Biology Professor Researching Environmental Degradation of Long Island Sound

Saint Mary's College biology professor Gerard Capriulo is conducting research into the destructive environmental impact on ocean life caused by severely reduced oxygen levels in the Long Island Sound, one of the country's most significant estuaries.

Capriulo participated in a special three-day U.S. Environmental Protection Agency workshop in New York City in May, with 30 other experts, to assess the oceanography, biological condition and overall health of the Long Island Sound Estuary. The panel is working on a special textbook about the workings of the estuary and possible remediation efforts.

"It was very gratifying to get together with the best minds regarding this estuarine system to forge a consensus on the state of scientific knowledge on the workings of this major ecosystem," said Capriulo, who was chosen by the EPA to lead the biological conditions section of the workshop.

Reduced oxygen in estuaries such as the Long Island Sound, Chesapeake Bay and Gulf of Mexico is causing the death of finfish and shellfish as well as a wide variety of other ocean life forms. As a consequence, it is also leading to major changes in the very nature of the estuaries' food webs and their workings, according to Capriulo.

The EPA panel examined destructive changes in the Long Island Sound estuary system caused by the introduction of exotic species and a wide range of pollutants including organic chemicals, heavy metals, pathogens and nutrients related to sewage discharges, river inputs and groundwater contamination.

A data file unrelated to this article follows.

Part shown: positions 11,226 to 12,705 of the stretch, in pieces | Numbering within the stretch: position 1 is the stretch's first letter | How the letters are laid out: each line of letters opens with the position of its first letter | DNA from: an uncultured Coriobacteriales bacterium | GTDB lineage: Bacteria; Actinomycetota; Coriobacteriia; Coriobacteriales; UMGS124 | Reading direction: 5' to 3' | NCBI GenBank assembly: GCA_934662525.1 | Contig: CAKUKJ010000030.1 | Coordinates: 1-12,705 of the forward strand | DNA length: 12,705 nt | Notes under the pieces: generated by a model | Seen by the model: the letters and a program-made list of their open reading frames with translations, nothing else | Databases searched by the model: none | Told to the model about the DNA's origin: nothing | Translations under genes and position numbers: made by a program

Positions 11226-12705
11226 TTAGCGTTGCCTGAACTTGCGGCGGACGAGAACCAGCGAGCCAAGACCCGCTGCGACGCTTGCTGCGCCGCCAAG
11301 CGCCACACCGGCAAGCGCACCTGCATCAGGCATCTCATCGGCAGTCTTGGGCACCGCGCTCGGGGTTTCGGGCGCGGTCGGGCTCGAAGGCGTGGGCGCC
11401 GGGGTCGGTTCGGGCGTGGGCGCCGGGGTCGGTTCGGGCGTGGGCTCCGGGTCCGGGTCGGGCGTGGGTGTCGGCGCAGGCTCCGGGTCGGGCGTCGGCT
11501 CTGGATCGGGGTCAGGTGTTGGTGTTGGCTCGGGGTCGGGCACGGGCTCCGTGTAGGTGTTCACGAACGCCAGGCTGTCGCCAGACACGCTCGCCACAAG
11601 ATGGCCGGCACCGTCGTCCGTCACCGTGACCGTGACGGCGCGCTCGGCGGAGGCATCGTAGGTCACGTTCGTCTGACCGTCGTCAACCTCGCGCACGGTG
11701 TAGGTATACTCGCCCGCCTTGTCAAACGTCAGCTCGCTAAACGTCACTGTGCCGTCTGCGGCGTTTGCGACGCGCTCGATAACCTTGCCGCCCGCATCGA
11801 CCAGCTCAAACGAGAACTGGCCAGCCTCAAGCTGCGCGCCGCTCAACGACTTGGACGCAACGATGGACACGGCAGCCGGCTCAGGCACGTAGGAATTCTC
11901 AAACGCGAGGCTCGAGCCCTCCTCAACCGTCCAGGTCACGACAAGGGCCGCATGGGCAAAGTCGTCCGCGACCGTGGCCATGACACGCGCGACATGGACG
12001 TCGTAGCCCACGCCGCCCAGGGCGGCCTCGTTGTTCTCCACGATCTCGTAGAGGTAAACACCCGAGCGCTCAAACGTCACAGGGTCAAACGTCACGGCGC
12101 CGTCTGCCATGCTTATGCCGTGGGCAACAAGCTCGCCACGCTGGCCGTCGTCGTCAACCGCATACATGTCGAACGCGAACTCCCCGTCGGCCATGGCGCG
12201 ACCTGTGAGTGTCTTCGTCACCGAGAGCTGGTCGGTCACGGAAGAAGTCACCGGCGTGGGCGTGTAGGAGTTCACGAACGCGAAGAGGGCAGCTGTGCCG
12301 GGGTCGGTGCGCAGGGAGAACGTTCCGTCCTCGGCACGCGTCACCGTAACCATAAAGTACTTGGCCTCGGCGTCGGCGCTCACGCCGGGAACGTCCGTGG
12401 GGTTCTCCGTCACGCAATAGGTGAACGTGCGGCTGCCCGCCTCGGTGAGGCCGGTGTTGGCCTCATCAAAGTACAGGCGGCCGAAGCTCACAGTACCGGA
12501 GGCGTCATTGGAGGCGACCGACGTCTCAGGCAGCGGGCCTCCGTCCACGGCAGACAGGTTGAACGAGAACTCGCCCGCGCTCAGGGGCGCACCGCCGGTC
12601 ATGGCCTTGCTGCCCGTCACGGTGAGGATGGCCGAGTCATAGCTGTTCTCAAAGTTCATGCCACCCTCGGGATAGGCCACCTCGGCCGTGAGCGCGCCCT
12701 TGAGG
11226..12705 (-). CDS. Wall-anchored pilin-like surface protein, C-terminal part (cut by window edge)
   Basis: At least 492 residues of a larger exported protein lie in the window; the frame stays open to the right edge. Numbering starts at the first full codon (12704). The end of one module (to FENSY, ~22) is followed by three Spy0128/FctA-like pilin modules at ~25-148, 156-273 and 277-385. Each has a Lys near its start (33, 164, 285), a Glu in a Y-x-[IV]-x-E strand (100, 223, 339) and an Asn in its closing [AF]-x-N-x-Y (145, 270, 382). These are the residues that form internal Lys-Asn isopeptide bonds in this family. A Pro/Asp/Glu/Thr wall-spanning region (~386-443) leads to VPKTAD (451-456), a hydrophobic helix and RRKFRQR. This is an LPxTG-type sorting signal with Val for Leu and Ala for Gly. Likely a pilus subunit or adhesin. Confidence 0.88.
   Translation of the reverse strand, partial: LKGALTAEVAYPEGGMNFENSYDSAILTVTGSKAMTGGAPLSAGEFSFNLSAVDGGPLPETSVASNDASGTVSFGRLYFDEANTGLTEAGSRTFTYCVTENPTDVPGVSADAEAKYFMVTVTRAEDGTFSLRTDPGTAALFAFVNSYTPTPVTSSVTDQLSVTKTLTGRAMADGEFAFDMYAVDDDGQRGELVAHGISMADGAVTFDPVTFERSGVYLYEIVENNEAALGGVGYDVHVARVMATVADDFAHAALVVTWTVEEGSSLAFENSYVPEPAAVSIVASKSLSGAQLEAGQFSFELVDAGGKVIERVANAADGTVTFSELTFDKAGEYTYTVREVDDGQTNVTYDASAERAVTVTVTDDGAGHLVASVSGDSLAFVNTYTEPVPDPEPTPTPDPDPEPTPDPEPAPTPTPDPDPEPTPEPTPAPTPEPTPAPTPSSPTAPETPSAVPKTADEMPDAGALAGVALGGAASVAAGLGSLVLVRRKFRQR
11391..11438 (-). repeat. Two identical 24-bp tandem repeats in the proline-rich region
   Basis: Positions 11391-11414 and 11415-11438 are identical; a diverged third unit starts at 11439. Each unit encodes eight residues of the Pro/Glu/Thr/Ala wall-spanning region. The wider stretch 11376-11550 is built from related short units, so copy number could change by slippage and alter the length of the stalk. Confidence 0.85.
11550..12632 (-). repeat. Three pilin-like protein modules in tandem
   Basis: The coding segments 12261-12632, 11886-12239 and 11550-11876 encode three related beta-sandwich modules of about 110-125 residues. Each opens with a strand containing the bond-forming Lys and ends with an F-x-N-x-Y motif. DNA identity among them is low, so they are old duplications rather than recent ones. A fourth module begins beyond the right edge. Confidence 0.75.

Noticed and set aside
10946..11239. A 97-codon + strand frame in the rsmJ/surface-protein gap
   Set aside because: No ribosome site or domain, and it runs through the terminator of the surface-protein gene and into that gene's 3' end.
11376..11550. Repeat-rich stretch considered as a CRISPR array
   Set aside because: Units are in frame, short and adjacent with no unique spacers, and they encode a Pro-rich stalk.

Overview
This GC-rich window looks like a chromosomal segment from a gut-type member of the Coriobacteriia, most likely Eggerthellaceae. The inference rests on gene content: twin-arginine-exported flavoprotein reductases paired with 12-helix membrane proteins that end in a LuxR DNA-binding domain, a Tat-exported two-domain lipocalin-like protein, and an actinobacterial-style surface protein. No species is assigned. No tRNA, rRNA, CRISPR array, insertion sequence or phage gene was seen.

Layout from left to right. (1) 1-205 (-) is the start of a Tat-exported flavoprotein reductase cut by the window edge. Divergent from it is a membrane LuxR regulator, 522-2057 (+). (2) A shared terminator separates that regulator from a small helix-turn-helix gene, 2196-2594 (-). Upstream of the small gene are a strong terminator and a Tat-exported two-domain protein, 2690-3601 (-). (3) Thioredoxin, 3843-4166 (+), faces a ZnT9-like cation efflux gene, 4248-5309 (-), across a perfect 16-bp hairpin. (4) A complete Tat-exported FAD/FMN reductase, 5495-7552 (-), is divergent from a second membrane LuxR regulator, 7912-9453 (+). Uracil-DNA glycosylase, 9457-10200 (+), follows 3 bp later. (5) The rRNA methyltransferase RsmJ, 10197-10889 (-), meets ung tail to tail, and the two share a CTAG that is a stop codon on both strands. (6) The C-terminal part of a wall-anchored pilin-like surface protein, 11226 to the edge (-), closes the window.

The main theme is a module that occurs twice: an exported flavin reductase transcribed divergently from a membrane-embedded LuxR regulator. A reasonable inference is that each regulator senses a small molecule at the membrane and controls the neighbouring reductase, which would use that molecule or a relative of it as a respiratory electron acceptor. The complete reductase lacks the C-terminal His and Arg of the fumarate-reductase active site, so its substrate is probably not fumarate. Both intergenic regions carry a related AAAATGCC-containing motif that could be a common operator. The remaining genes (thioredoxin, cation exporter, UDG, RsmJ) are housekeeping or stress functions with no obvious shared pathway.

Capriulo was chosen to participate in the EPA project because of his ongoing scientific research on the Long Island Sound Estuary. He has found that excess nutrients entering the Long Island Sound, primarily from New York City's discharges, perturb the marine food web and enhance microbes such as bacteria and protozoans. The overall stimulation of more planktonic food does not appear to be increasing the fish populations, which should keep the excess food production in balance. Rather, more jellyfish are produced, taking advantage of the food the missing fish should be capturing. Capriulo partly attributes this to overfishing and critical habitat destruction, both of which are severely impacting the fish populations.

Capriulo currently holds an endowed chair position as Fletcher Jones Professor of Biology and Environmental Sciences at Saint Mary's College and starting this summer will serve as the chair of the Biology Department. He received his Ph.D. in oceanography from the Marine Sciences Research Center, State University of New York at Stony Brook.

--Debra Holtz
Office of College Communications